• Mount the windows partition on the Linux system
  • Look in /windows/system32/drivers for a file called BCM43142*.hex
  • I suspect that the exact name of that file may vary depending on the version of the Broadcom chip and the Windows driver in use, but it must start and end as shown.
  • Copy that file to your Linux system, and unmount the Windows partition
  • Get the hex2hcd utility source code from github. It's only one file, and a Makefile.
  • Convert the Windows .hex file to .hcd format, using the utility.
  • Move the converted file to /lib/firmware/bcrm/BCM.hcd
  • Reboot

Yeah, I know that this is a royal pain in the neck, and elsewhere. I'm not terribly surprised, because I already knew that the Broadom WiFi adapter was a pain, but this takes it to a whole new level. If that series of steps looks too difficult or intimidating for you, then I have another alternative - Don't buy a system for Linux with a Broadcom wireless adapter. I don't meant that to be sarcastic, I'm serious. Unfortunately, I also know that it is not easy to stick to that advice, because you might not be able to tell exactly what hardware a system has until you get it home and start setting it up. Well, do the best you can, and remember that there is a lot of help out there when you need it, as I just found out again.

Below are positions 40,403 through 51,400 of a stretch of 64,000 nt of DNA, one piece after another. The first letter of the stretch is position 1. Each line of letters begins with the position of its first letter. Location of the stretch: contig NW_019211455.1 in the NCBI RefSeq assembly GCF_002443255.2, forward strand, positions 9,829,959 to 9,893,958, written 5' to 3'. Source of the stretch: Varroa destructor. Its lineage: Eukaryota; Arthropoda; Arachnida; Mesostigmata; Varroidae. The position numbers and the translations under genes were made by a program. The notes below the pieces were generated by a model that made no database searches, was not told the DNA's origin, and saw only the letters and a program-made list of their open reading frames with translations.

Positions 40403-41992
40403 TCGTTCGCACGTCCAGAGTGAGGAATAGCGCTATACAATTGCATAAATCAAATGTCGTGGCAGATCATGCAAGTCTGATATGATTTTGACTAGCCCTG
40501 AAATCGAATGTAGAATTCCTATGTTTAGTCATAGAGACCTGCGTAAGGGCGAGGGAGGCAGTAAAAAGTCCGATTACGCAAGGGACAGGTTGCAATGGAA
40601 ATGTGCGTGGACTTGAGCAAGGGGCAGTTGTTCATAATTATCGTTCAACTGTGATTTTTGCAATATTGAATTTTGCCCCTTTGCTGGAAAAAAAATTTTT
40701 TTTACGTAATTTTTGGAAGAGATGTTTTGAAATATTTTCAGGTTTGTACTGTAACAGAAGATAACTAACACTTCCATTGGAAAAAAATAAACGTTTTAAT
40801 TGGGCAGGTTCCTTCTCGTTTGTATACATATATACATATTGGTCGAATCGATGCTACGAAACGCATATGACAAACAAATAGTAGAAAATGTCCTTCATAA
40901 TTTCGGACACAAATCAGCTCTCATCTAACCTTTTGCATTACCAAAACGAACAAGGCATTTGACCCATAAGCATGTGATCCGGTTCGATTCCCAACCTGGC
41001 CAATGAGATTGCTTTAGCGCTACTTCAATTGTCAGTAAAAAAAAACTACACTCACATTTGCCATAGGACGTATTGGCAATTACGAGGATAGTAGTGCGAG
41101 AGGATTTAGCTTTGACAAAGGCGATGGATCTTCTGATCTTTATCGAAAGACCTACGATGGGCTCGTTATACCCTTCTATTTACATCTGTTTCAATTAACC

One last note about this. After I got Bluetooth working on the Aspire V3 with the first Linux distribution, I just copied the BCM.hcd file to the firmware directory on the other partitions, and it worked just fine, every time - except for Debian Testing (jessie).

I had installed Debian with the Xfce desktop, and for some reason it had not installed the Bluetooth GUI packages. Perhaps this was related to the adapter not working, or to the proprietary firmware required for the adapter. Whatever, the result was that there was no Bluetooth icon on the Debian Xfce panel.

This was easy to fix, I just went to synaptic and installed the blueman package, then rebooted. When Debian came back up the Bluetooth icon was there, and it worked just fine. Lovely.